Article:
Hosted by the League of Women Voters and staged in the Oakdale City Council Chambers, the two candidates vying for Oakdale Irrigation District Division 2 post had the chance to voice their positions on a number of issues at a recent candidate forum.
The event was staged Wednesday, Oct. 11 and incumbent OID Division 2 Director Herman Doornenbal and challenger Don Taro were among the candidates taking a seat on the dais for the event. Also on hand were Division 5 candidates, Brad DeBoer and Grover Francis.
The seat that Doornenbal currently holds and is hoping to retain, includes OID constituents in both San Joaquin and Stanislaus counties. Taro is running to fill the post, hoping to oust the incumbent.
The Wednesday night event featured a chance for all candidates to give a brief, two-minute introduction of themselves and their reasons for seeking the office. Questions were provided by attendees and the League of Women Voters format allowed time for each candidate to answer the same question, with the questions rotated to the candidates so the same one did not get to answer first each time.
A wide range of topics were covered – from the sale of water outside the district to annexation of new land to hanging on to the pre-1914 water rights afforded to OID.
“Eight years ago when I ran for this position, I felt it was time to give something back,” Doornenbal said. “Passion for water is something I really have and it’s good to be involved. I love OID; I think they do a lot of great things for our community.”
Taro, who said his father served on the OID board for 16 years, said he feels that there are issues on the board that need to be addressed and that’s why he is seeking the position.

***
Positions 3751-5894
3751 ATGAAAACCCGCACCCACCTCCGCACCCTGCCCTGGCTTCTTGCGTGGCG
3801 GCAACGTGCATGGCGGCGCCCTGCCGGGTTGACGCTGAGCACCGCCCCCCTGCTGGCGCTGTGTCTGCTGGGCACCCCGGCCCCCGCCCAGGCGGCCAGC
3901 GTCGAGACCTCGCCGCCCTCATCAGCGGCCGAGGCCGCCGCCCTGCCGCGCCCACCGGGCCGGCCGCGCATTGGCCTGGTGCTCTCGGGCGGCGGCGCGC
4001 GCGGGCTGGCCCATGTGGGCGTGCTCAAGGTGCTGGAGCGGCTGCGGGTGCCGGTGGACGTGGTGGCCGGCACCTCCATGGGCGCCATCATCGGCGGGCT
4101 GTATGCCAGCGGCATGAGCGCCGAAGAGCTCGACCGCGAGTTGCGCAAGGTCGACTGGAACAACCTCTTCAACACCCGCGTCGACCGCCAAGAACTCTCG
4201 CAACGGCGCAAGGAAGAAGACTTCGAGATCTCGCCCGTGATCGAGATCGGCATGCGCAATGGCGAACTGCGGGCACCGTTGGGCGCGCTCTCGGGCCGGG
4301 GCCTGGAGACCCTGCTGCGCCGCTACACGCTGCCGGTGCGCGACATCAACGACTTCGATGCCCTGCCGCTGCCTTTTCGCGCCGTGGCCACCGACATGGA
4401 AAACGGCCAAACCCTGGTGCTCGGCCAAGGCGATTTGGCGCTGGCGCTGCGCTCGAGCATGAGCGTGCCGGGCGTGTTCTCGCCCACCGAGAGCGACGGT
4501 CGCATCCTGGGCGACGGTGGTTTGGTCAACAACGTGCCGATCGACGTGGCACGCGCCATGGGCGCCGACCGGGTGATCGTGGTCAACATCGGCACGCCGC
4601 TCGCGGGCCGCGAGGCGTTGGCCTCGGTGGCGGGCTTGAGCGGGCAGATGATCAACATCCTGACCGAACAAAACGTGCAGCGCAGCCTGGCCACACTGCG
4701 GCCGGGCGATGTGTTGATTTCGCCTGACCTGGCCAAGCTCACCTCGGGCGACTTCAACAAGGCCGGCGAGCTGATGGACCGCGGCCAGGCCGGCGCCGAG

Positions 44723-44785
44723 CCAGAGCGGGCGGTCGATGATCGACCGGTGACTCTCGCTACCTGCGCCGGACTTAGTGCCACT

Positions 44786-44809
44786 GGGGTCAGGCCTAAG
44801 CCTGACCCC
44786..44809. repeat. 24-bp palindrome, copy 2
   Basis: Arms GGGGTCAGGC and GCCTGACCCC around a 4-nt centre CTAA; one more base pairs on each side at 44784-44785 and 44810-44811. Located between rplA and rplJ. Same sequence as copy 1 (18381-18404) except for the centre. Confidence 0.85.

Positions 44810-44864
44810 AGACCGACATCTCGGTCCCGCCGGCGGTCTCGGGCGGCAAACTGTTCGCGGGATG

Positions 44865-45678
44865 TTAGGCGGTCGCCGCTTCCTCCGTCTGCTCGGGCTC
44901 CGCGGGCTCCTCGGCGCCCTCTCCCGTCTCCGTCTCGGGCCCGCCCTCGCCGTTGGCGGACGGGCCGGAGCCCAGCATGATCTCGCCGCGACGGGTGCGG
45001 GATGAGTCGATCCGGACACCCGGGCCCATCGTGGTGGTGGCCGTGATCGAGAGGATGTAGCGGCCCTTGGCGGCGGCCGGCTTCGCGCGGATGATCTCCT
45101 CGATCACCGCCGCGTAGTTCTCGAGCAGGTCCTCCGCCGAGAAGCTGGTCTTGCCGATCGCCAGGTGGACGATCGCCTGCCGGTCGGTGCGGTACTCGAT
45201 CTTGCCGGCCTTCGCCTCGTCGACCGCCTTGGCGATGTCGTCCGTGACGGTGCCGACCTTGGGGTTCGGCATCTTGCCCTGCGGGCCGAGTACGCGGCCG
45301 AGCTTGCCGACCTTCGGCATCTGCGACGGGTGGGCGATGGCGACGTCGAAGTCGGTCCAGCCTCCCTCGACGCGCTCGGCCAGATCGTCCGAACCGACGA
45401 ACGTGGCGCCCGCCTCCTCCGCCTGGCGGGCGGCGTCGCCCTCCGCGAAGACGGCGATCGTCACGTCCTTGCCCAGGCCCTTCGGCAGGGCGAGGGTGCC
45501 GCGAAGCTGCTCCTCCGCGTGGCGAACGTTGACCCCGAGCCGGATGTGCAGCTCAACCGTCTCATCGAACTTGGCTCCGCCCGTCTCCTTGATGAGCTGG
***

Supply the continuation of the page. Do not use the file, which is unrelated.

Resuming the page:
“Water sales behind closed doors, too many lawsuits going on,” he said. “I feel OID needs to be a board that works together, not against each other, and work for a better quality of water.”
The first question posed was what the candidates feel is the most important issue facing the OID.
“Groundwater is the most important,” Doornenbal said. “We’ve got to help the City of Oakdale reduce its reliance on groundwater.”
For Taro, keeping the water local is the biggest issue, not selling it off.
“We need to put more land in production … we need to keep the water here,” Taro said.
On another topic, the candidates were asked about their thoughts on annexing land into the OID boundaries.
“I’m in favor of annexation but we don’t know how much water we’re going to have,” Taro said of needing to carefully consider whether they would be able to support those annexations in the future.
Doornenbal had a similar view.
“I have no problem with annexing but we have to stay committed to the city,” he said. “We cannot oversell the watershed. We’re going to have to have a way to cut people off.”
With the event scheduled for 90 minutes, they did run a little bit over the allotted time, but had plenty of ground to cover.
The Times will be featuring profiles of both Herman Doornenbal and Don Taro in a future issue, with a “Q and A” format, prior to the Nov. 7 election, to give voters a more comprehensive look at both candidates.